her grave emptying breasts as they urge to droop lower in hour
whisper of a nipple, against empty arms
when was the last time? She felt hands on her
lifting drummed grief within, recoiling of sadness for
blur and smooth music of touch?
Is she still a woman able to appeal?
or become the damp drying of paper walls
pealing and perishing with carved silence
and who would caress the broken parts of her
with equal ardor? Not minding
how her stomach rounded and slid
slightly sideways in its phantom gelatin mold
where the folds of her neck roosted
her opening legs a trust, erased
for she holds within herself an
eternity of scolds and loose threads
disliking the belch of flesh around her thighs
or the downward pull of stretched skin
marking its silver lines across her
like marauding seafarers
she is told she is beautiful
by those who over-use the word and
glut on dispelling fears like caged witches given
their freedom
but in her heart of hearts
where rosy trace of girlhood is long swept and vanquished
and mirrors are to be run past and shunned
the puckering of her forehead, and thin skinned clavical
knows the real scales of her drying self-hood curling inward
in its invariable regret
she is not the smooth melatonin
goddess of her dreams nor even young enough to stop
another heart with any part of her
physic movement or grace
yet she possesses still
a smile, pulled from depths, capable of
illuminating others darkness
and when she is not
angered by slouch of age and
hours spent hunched over making
worlds with words
withering in slow motion on the vine
of her choices and that stayed
moment she quit opening for sunlight
she remembers the fleet-footed
girl of yesterday, taken in the arms of those
who would give her ease from solitude
in their reverence of her youth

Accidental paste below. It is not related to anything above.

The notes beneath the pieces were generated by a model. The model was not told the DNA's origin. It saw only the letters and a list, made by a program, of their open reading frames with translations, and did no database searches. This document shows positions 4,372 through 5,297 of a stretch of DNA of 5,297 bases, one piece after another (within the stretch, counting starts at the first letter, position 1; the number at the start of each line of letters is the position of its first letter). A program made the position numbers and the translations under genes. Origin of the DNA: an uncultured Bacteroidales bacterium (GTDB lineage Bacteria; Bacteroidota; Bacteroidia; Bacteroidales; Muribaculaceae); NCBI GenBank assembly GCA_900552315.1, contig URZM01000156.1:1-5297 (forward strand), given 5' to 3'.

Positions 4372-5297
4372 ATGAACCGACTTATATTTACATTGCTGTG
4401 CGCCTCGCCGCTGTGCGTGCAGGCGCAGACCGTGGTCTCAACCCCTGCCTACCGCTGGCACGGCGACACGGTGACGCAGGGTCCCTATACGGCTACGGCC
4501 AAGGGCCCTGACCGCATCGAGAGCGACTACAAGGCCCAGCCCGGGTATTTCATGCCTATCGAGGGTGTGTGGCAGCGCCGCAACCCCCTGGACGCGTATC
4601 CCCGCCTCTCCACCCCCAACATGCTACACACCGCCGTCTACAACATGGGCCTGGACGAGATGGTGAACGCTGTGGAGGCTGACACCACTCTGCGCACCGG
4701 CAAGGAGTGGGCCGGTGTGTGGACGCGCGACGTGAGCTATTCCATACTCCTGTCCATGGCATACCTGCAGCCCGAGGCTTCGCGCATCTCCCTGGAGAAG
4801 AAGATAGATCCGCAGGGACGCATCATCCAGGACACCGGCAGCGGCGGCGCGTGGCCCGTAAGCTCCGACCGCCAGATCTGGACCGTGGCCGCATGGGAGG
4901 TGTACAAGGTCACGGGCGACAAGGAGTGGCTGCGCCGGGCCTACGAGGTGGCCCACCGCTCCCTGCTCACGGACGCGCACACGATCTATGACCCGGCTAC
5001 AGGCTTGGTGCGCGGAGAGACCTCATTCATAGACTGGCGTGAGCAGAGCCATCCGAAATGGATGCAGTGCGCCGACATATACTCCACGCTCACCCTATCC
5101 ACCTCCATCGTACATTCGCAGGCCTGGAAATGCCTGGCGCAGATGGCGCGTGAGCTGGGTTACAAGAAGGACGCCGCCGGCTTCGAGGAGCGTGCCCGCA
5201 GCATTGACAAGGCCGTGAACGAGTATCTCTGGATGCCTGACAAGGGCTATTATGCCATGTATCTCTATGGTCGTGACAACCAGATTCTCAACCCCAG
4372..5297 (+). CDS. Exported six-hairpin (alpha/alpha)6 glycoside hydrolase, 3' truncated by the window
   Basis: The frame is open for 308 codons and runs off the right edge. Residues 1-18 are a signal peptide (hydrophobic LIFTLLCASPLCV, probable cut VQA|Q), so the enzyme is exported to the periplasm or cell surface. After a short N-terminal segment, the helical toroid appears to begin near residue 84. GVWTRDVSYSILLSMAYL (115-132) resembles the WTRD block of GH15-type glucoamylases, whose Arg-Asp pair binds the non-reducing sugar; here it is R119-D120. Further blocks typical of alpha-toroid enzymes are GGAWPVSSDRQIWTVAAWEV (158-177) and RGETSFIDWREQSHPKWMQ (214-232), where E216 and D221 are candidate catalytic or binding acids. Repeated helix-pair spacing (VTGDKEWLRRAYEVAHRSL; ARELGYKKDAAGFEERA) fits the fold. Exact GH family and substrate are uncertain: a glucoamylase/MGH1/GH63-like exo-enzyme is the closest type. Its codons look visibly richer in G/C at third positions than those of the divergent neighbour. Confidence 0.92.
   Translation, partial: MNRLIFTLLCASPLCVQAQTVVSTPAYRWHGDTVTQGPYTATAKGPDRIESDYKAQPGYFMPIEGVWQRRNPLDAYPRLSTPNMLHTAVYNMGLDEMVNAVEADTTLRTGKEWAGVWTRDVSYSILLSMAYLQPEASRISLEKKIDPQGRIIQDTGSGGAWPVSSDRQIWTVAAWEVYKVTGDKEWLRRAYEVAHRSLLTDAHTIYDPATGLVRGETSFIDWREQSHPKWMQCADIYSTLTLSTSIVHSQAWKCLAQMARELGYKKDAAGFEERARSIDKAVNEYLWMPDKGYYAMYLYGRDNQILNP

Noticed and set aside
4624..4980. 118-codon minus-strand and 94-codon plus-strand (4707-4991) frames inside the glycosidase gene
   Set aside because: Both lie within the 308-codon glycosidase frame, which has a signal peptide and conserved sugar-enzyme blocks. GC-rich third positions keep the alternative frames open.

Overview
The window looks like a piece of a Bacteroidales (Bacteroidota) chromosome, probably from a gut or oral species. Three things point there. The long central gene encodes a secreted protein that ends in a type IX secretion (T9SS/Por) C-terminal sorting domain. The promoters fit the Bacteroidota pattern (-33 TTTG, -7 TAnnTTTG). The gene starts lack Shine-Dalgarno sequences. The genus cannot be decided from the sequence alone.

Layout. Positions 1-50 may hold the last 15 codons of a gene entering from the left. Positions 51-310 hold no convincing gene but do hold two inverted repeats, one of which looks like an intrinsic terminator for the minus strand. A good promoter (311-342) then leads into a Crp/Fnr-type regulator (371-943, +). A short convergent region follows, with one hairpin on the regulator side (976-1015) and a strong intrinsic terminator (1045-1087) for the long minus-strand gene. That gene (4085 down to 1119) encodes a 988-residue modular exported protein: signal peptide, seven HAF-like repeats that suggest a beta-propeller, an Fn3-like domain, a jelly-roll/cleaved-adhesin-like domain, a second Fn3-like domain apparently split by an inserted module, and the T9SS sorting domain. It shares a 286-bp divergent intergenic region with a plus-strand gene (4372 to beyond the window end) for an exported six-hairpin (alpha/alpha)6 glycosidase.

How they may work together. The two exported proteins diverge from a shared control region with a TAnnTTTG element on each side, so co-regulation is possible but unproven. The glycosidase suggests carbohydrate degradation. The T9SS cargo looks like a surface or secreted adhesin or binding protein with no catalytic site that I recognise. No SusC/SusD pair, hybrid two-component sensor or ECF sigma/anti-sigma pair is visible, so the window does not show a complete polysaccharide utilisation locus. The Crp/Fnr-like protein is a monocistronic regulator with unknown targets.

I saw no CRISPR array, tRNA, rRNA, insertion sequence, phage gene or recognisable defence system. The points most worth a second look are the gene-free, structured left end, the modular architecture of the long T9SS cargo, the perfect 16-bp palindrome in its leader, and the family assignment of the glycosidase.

though, it is not now, now she is alone
the bath filling high and her wish
to step into hot water and be absorbed by fantasy
to be touched again in feelings now stored away
only taken out briefly when facing herself and
the strange quality of her diminishing reflection
a voice within
rarely permitted to verbalize
the absence and loneliness of her skin
for if it could speak
surely those words would, catch the damp of her
ardor and unsaid want and cry out
oh just once more! Let me feel the rounding
desire we take for granted in youth
a touch through time, relieving ache
of years spent sleeping, back to the wall
hands beneath pillows, unwanted in disappearing skin
the burning of such need
a fire beneath closed eyes
seeking refuge in other worlds
where you are as you were
and have always been
devoured by your passion
the feeling of you inside, reminding us both
of life abundant
without loathing nor reducing
that woman
reaching out
is me

She has grown out of herself – Candice Louisa Daquin

 

The girl, the gash, the glory
she was once even referred to as happy whore
sinister slut, fake good girl
the girl of multifaces
is no longer a girl
she has grown out of herself
the sharp thorns of her virginity
long bled
she is now a woman of dubious age
standing on the hemmed periphery of other girls with elastic limbs
their body language leans away, saying; she is no longer their sister
(they whisper, they whisper)
an aging divide
four and five, divide by nine
long multiplication
she has been subtracted out
something about the lines in her eyes
she’s not one of us, they say in collective pollen count
coming together like a quilt
leaving her to wade out into flat water
only five years ago, only less than that
when she had a full head of bright hair and nimble back
she somersaulted in their field
picking irises
and they did not bat an eye
she was under the radar
nar, nar, nar!
old enough to be mother to some
those angry girls with tight biceps and lungful of words
but they did not detect
the softening of her cleavage
the jello in her thighs singing its spring bulb
they only saw her pretending
thought her good enough and one of them
til the sickness left its indelible mark
a red hand print covering her left eye
the one she could not see well from
(Premature macular degeneration, you may lose your sight, the optician gleefully sung)
turning her with its yellow dusted baptism
honest to her guilt of years lived
I am four and five not divided by nine
I smell different to you
this is what men sense when they sniff around us like
wolves come from rain storm
instinctively keening toward the coltish and fawn
as we who are older turn like wine
another vintage they have no taste for
she could fool them well but did not, after her visit to Hades
wish to pretend to be a girl anymore
only a woman could have survived
and it was stamped as surely as Ash Wednesday
a third eye
the slow drain of life began
she saw it first in her hands, then her mouth
it did not so easily tell stories
when Spring came, they knew her truth